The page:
Before the Warriors won by 21 at Milwaukee Tuesday night, head coach Mark Jackson had never been part of a 10-game winning streak as a professional.
The closest he came was during the 1989-90 season when Jackson and the Knicks won nine straight from Dec. 9-30, 1989. He had a few seven-game winning streaks during his years with Indiana, which challenged the last of the Bulls’ six championships teams and eventually overcame the Knicks and made it to the 2000 NBA Finals.
But none of it concerns him.
The Queens product is more focused on praising of his players. The former Bishop Loughlin and St. John’s standout praised Stephen Curry for being a top-5 point guard, David Lee working his way out of an early season shooting slump and Andre Iguodala’s defense helping the Warriors allow 91.8 points per game during the team’s fourth 10-game streak of the Golden State era, which began in 1962 when the franchise along with Wilt Chamberlain moved from Philadelphia.
Perhaps the thing that concerns him most is the criticism Jason Kidd received in the wake of re-assigning assistant coach Lawrence Frank due to the philosophical differences.
“Too much was made of it,” he said. “I think it was clownish, a difference of opinion. I’m disappointed in the way it was handled. If you have a problem then you shouldn’t be my assistant.”
If that wasn’t firm enough by Jackson, he also managed to get a musical reference into his comments about Frank’s departure from the bench.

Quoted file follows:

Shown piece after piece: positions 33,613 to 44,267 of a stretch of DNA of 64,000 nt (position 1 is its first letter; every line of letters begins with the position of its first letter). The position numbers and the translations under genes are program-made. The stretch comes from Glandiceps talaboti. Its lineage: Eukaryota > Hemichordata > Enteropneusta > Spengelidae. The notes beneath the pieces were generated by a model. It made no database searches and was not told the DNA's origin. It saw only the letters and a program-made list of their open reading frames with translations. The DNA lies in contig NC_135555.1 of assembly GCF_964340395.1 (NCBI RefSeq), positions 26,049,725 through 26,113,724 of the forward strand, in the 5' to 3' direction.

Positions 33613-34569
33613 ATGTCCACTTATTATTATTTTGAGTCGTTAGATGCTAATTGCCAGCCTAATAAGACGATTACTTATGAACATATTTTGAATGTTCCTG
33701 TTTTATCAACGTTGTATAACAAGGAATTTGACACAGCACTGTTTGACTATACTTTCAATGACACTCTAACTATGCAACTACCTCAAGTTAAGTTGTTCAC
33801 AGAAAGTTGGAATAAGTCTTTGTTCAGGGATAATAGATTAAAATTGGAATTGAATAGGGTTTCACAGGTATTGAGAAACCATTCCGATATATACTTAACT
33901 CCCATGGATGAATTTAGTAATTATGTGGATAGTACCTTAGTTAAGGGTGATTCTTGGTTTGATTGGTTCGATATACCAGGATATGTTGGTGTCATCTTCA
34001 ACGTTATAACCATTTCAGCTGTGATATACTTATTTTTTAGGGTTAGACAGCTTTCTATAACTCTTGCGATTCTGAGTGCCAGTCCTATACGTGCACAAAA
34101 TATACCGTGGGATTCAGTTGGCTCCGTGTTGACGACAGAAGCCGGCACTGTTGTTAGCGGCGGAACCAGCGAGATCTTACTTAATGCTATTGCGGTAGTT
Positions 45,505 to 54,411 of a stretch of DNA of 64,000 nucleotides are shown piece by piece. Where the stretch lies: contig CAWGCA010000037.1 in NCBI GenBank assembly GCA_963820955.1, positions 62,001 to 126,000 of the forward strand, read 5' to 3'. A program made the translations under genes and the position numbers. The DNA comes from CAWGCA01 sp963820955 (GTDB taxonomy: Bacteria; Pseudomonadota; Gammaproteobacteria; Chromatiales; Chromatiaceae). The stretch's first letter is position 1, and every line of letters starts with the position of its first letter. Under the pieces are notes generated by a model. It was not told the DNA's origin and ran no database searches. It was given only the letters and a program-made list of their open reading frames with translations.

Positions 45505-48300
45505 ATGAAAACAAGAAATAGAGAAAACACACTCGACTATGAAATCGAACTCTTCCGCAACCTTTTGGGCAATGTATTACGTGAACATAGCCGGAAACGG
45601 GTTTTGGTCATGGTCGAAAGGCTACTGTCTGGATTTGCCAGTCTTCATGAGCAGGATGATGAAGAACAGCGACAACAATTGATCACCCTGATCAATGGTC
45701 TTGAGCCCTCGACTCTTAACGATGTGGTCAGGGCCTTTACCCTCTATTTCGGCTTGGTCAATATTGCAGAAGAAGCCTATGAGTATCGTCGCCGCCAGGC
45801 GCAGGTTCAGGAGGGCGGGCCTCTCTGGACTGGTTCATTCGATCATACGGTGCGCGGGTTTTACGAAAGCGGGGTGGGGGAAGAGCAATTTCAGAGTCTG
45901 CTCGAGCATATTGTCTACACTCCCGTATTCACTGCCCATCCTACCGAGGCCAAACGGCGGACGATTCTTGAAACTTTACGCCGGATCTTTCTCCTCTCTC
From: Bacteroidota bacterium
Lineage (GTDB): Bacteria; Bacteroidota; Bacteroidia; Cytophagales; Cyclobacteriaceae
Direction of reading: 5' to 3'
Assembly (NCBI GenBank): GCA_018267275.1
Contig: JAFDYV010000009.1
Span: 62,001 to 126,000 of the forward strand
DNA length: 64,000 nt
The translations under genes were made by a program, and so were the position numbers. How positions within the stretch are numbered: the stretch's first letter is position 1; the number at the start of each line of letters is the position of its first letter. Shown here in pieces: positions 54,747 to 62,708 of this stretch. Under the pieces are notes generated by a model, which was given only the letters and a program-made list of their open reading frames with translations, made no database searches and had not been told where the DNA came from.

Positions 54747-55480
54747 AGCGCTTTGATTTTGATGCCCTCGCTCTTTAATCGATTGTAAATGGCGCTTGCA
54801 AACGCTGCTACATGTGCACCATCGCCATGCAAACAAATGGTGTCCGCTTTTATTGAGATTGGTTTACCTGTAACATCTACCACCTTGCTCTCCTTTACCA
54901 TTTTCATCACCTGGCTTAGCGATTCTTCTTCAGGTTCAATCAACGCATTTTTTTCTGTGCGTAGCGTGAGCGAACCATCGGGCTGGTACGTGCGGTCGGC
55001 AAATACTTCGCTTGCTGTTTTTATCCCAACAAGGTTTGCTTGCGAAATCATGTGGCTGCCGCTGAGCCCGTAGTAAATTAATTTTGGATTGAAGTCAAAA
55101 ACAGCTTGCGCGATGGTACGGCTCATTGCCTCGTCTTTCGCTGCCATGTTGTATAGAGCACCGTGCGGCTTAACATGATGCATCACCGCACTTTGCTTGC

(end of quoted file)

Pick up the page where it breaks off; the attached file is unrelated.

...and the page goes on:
“I’ve never seen any of the Pips try to lead,” Jackson said. “That’s Gladys’ role. Let Gladys be Gladys.”
Jackson, who also took a head coaching job without being an assistant, felt Kidd didn’t need to become an assistant coach before moving to the head coaching role because of his accomplishments as a player.
“It’s a no-lose situation if I’m an assistant coach and I get credit when we win,” Jackson said. “But when we lose, Jason can’t coach a lick.”
As for Kidd, he returned the praise from Jackson, though he spoke before Jackson gave his passionate defense.
“Mark is my role model going from playing to becoming a head coach and to being a very good head coach,” Kidd said. “I’ve talked to him throughout the season and so I’m happy for his success and he’s giving us — guys who have retired from playing — an opportunity to do something and that’s hopefully become a coach like him.”
Nets doctor says no serious damage for Williams
Team doctors aren’t often made available to the media but Nets team physician Dr. Riley Williams III was on Sirius XM NBA radio Wednesday to discuss the latest ankle injury for Deron Williams.
The good news for the Nets and their fans was that he did not believe there was any serious damage for Williams, who is dealing with ankle issues for the third in five months and will have missed at least 15 games by not playing in the next three games.
“I don’t think there’s any serious concern about Deron over the long term,” Williams said on SiriusXM NBA radio. “He certainly doesn’t need any kind of serious procedure from us. Everything he has are things that should heal up. But you guys talked about, for our team especially, it just seems like it’s been one thing after another with these small nagging injuries that unfortunately have made it tough to get everybody on the court together.”
Follow Nets beat writer Larry Fleisher on Twitter @LarryFleisher.